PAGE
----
Transitioning from Volume to Value: Medicare’s New Physician Payment Program

The Centers for Medicare & Medicaid Services (CMS) released an advanced copy of the final rule implementing the agency’s new dual-track Quality Payment Program created by the Medicare Access and CHIP Reauthorization Act of 2015 (MACRA). The final rule made several significant changes to the proposed rule that was released earlier this year and offers eligible clinicians considerable flexibility for participation in 2017.

By way of background, MACRA, which passed with broad bipartisan support, replaced Medicare’s much-maligned “Sustainable Growth Rate” formula with the new Quality Payment Program. The new Quality Payment Program continues CMS’s transition from paying for volume to paying for value and represents the most comprehensive Medicare payment reform since the creation of the hospital prospective payment systems.  Under MACRA, eligible clinicians, including physicians, physician assistants, nurse practitioners, clinical nurse specialists and certified nurse anesthetists, can participate in the Quality Payment Program through one of two tracks: the Merit-Based Incentive Payment System (MIPS) or Advanced Alternative Payment Models (Advanced APMs).

CMS received over 4,000 comments in response to its proposed rule released on April 27, 2016. In a call with reporters following the release of the final rule, acting CMS Administrator Andy Slavitt said many of the comments could be summed up as a request from providers to make the transition as simple and flexible as possible.  At least initially, responses from providers and provider associations have been positive, particularly in response to CMS’s decision to treat 2017 as a transition year.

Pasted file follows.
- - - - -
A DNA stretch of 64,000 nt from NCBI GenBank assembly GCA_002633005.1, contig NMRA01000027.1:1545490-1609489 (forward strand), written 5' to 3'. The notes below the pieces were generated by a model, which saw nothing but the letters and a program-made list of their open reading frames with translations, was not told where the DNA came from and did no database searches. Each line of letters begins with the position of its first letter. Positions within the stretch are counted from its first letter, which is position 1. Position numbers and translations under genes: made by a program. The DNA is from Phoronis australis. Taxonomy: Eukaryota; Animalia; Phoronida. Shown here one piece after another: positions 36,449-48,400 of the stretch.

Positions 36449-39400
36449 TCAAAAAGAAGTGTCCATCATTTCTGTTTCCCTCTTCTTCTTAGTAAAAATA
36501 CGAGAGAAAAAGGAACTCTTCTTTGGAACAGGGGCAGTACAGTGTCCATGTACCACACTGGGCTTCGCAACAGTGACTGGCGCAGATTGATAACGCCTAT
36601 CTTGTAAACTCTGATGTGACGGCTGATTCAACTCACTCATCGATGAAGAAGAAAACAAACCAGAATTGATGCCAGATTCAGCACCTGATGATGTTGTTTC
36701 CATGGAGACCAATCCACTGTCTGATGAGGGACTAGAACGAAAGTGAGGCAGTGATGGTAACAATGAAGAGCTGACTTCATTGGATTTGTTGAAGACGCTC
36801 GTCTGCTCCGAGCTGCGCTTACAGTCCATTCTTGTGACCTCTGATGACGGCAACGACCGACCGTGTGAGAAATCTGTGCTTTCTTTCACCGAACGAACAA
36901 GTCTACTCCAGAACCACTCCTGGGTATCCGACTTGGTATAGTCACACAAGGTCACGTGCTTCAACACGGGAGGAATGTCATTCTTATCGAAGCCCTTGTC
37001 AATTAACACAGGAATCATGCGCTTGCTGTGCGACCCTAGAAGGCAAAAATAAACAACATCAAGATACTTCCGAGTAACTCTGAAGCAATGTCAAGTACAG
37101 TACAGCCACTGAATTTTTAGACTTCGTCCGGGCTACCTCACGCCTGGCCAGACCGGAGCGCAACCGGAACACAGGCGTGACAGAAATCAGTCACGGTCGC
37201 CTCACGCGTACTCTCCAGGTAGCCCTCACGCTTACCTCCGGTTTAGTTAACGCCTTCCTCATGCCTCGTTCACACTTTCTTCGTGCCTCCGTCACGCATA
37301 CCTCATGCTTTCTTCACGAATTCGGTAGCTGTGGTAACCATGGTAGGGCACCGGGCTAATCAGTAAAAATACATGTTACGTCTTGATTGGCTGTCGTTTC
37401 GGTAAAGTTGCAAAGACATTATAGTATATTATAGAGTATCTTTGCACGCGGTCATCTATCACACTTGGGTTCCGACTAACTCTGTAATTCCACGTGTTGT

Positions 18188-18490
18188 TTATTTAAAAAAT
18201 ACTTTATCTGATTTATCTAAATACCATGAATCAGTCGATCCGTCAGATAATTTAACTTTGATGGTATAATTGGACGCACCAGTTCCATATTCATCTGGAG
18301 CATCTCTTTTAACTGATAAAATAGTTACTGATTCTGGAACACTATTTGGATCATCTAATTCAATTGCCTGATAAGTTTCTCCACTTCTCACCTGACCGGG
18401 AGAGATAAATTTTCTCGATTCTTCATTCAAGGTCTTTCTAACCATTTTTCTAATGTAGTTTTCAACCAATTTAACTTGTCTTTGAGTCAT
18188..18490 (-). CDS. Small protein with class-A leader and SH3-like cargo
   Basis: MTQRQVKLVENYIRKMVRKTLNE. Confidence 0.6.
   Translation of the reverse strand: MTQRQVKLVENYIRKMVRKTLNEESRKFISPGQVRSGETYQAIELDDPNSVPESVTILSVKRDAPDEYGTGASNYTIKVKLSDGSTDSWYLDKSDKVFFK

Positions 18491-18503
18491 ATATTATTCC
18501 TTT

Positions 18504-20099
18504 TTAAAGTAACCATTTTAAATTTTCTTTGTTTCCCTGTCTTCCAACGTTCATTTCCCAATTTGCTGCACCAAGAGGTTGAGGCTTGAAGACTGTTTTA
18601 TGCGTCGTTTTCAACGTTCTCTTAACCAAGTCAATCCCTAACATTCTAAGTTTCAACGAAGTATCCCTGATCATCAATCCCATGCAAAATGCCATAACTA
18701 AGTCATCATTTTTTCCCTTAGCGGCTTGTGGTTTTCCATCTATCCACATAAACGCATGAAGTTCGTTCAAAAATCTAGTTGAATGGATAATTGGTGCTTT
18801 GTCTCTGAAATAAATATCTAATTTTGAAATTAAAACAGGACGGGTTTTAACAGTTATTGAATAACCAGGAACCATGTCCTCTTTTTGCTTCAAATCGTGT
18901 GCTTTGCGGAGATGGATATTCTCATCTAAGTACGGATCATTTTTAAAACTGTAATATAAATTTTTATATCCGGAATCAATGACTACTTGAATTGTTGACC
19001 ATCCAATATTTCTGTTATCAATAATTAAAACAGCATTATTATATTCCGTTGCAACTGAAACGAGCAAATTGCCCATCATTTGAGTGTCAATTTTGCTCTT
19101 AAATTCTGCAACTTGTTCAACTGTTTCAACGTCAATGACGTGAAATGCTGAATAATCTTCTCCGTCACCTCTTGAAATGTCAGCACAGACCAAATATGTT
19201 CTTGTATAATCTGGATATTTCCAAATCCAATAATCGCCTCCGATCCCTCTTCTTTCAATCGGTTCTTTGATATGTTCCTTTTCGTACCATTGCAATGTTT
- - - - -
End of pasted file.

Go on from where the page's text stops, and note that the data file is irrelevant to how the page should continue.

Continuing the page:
Some of the key changes in the final rule include the following:

  • Adoption of the pick your pace concept to allow clinicians to avoid negative payment adjustments. CMS established a number of policies for calendar year 2017, which CMS refers to as a transition year, in an effort to make the initial transition into the Quality Payment Program more flexible. The most significant of these policies was the formal adoption of the “pick your pace” concept that was originally announced as a possibility in September. Under the pick your pace concept, clinicians participating in the MIPS track (which CMS estimates will initially be over 90% of eligible clinicians) can choose from three levels of participation during the first performance year. By submitting only a minimum amount of data, eligible clinicians can avoid a downward payment adjustment in 2019 based on first year (2017) performance. Eligible clinicians may earn positive adjustments through higher levels of participation.
  • Reduced year one goals to help alleviate reporting burden. CMS also reduced a number of the objectives required for participation in each of the four MIPS performance categories in 2017. For example, the final rule reduces the number of activities required to achieve full credit in the improvement activity performance category from six medium-weighted or three high-weighted activities to four medium-weighted or two high-weighted activities.